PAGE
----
NASHVILLE, Tenn. (WKRN) – The latest monkeypox update from the Metro Public Health Department shows a total of 129 presumptive cases of monkeypox in Nashville/Davidson County so far in 2022.

The health department reported 88 of the 129 cases have since recovered and the patients are no longer in insolation. Eight cases have been reported in the past week.

MPHD staff have administered 1,272 doses of the monkeypox vaccine. Currently, vaccine eligibility is limited to those who are known contacts of a monkeypox case, those who know their sexual partner had monkeypox in the last 14 days, those who had multiple sexual partners in the past 14 days, and men who have sex with men, transgender persons, gender non-binary persons or gender nonconforming persons who answer “yes” to one of the following circumstances in the last 90 days:

  • had multiple sex partners or anonymous sex.
  • been diagnosed with a sexually transmitted infection.
  • are living with HIV.
  • received PrEP for HIV.

Anyone who meets the eligibility requirements can schedule a vaccination appointment by calling the communicable disease line at 615-340-5632.

According to the Centers for Disease Control & Prevention (CDC), monkeypox is a rare disease in the same family of viruses as smallpox. Symptoms are similar to smallpox symptoms, but milder. The monkeypox virus can reportedly spread from person-to-person through:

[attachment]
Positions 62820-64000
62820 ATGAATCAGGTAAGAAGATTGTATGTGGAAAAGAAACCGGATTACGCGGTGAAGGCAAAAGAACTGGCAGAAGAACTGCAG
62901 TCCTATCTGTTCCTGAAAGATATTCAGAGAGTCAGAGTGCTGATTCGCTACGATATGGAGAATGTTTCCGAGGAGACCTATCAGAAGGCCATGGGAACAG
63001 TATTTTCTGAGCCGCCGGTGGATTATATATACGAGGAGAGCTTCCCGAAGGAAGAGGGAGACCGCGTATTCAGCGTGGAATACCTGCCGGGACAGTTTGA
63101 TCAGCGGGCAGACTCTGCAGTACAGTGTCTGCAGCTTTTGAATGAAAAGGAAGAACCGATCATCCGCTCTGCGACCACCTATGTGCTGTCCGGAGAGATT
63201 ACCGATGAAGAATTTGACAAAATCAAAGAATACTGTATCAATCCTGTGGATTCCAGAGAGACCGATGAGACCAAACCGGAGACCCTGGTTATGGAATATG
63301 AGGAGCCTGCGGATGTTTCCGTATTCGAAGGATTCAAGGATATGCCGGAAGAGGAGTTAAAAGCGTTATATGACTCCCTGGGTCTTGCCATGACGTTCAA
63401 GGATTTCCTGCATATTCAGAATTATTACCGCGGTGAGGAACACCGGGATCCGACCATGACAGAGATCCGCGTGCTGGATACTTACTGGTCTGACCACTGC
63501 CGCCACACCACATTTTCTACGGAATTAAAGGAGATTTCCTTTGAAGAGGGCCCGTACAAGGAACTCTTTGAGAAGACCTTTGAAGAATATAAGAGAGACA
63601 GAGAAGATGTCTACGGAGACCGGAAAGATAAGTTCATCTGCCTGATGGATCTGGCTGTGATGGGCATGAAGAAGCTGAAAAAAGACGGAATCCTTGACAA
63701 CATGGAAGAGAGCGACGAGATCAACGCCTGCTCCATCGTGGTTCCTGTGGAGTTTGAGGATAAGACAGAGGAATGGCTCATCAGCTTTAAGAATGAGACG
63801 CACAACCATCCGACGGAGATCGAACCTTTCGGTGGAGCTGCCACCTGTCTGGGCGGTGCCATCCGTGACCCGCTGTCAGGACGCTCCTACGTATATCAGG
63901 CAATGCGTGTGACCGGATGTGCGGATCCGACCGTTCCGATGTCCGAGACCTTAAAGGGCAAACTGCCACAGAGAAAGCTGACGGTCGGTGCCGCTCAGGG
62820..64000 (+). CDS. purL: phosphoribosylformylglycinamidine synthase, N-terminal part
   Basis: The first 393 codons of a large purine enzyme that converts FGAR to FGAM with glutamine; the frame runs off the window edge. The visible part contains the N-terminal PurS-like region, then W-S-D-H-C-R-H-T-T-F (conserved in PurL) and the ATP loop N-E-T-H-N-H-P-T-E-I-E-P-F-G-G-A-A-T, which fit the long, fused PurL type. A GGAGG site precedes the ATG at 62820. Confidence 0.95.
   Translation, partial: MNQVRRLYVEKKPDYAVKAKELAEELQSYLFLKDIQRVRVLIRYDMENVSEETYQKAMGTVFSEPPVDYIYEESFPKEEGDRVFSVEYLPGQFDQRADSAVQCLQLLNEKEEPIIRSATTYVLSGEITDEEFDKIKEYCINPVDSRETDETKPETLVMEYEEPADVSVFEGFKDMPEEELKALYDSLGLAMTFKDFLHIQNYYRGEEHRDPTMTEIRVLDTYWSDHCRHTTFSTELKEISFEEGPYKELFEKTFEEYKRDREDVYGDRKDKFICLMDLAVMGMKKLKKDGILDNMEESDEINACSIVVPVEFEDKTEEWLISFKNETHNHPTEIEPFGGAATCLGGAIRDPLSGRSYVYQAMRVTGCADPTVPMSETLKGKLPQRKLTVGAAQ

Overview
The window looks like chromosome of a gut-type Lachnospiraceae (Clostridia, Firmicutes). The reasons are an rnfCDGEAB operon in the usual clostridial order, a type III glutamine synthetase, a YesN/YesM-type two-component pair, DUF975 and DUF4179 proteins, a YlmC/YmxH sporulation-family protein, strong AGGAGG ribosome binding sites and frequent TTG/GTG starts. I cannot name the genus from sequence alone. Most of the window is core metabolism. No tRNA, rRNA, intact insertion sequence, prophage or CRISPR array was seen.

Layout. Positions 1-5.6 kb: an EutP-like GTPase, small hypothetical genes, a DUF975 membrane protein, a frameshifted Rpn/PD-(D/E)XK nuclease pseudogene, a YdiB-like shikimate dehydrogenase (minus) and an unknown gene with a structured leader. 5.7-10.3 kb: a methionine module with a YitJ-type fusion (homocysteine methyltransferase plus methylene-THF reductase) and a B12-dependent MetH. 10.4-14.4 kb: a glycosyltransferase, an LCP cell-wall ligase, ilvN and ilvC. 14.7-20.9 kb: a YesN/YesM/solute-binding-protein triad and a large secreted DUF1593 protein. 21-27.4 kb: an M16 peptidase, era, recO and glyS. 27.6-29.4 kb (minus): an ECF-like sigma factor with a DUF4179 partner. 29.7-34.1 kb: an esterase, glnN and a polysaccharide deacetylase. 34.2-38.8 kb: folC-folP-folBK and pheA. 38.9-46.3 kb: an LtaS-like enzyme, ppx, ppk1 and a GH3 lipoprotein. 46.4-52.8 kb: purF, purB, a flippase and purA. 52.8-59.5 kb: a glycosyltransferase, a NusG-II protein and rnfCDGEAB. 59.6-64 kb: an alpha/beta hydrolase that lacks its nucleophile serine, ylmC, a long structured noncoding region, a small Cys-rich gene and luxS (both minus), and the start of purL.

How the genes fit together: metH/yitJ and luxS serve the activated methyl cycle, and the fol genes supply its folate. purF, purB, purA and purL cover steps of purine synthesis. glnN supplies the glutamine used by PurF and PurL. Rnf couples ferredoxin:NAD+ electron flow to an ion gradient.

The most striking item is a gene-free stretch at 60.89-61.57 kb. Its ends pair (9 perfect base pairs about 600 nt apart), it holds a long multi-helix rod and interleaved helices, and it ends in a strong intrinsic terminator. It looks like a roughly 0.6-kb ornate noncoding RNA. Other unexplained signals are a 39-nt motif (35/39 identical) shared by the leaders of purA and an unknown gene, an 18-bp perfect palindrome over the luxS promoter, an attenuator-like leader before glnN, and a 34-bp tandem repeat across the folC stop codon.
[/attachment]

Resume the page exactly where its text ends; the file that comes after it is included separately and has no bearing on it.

• direct contact with the infectious rash, scabs, or body fluids
  • respiratory secretions during prolonged, face-to-face contact, or during intimate physical contact
  • touching items like clothing or linens that previously touched the infectious rash or body fluids

Infection may begin with fever, headache, muscle aches and exhaustion before a rash develops. Many of the cases associated with the 2022 outbreak have reported very mild or no symptoms other than rash, according to MPHD.

People should watch out for new rashes that come with sores, bumps or fluid filled bumps and contact their primary care provider if they have questions.

According to the CDC, monkeypox can spread from the time symptoms start until the rash has fully healed and a fresh layer of skin has formed. Most people recover in 2-4 weeks, but the disease can be serious in rare instances, especially for immunocompromised people, children, and those who are pregnant.

Monkeypox, however, is rarely fatal and people who do not have symptoms cannot spread the virus to others. People who come in contact with a monkeypox case are monitored for several weeks, as it can take as many as 21 days after exposure for symptoms to develop.